PEensioners unable to open their windows at Chantry Court sheltered housing in Devizes have lost an appeal to replace them with uPVC frames.
Wiltshire Council planning officers refused an application under delegated powers, as they said uPVC windows would have a “significant adverse impact” on the character and appearance of the conservation area.
Windows at Chantry Court, in New Park Street, are white sash wooden frames that are rotten.
The window firm awarded the contract to replace them appealed against the decision, but planning inspector Andrew Dawe has dismissed it.
Mr Dawe said while Chantry Court was a relatively modern building, with no particular architectural merit, in the context of nearby more traditional buildings, its simple design with unobtrusive features fitted in.
He said the design of a top- hung opening uPVC window would make them appear “overly dominant” and draw greater attention to the building.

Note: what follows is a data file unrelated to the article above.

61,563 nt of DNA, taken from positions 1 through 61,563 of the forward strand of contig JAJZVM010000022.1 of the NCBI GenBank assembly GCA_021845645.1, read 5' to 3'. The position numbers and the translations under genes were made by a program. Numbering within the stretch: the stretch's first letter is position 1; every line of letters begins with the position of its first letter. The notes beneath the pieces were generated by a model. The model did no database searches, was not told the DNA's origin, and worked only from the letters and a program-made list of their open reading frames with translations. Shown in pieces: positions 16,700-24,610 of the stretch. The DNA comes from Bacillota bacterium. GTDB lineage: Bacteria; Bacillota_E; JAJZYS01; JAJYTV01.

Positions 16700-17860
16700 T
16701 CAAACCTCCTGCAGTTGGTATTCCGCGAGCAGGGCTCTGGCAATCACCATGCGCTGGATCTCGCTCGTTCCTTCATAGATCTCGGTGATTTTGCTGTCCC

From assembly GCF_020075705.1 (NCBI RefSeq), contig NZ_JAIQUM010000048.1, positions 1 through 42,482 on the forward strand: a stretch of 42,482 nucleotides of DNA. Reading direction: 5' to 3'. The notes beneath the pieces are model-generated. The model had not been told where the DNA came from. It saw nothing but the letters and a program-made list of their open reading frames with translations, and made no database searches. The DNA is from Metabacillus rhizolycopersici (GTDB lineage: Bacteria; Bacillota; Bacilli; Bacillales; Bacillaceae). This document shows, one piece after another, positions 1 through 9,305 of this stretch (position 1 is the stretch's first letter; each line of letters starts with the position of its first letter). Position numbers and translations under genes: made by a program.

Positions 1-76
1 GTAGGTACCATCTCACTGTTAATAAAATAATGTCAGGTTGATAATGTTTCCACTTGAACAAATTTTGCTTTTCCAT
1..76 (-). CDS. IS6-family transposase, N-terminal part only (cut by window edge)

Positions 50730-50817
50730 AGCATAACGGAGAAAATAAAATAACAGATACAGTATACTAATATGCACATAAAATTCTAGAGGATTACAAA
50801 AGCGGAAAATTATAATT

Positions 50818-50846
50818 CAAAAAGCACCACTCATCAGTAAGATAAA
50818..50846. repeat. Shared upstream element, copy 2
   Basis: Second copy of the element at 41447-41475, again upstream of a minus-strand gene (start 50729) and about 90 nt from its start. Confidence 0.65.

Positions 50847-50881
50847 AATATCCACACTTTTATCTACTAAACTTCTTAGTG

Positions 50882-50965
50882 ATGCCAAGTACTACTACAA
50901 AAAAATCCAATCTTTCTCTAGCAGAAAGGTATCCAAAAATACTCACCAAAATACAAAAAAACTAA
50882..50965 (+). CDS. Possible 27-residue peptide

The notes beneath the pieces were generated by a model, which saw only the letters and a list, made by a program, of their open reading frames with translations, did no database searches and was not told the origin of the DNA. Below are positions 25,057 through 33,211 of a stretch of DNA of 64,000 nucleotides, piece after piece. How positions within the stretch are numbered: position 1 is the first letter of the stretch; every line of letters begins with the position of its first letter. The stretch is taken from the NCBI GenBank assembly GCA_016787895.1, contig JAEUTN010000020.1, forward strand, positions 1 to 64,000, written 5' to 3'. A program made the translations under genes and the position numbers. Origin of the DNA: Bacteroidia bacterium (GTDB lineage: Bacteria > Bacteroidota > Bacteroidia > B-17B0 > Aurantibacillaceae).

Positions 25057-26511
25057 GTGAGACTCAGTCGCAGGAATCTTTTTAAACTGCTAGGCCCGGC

“It would therefore become an intrusive feature in the street scene in relation to the listed church [St Mary’s] and its environs, and would therefore be to the detriment of the local distinctiveness of the conservation area,” he said.
He acknowledged that a number of residents had difficulty opening the windows, but said he had no evidence that this was due to the sash design and could be due to the current condition of the existing frames.
Residents have been paying into a fund for refurbishments. As well as new windows, the plan was to replace doors and carry out other improvements.
Resident Michael Messam, 72, said Raglan, the managing agent, was going to retender for the work and seek quotes just for new windows.
He said: “I think we have done all we could to try to influence the decision.
“The priority is to get the windows replaced and we are stuck with having sash windows.”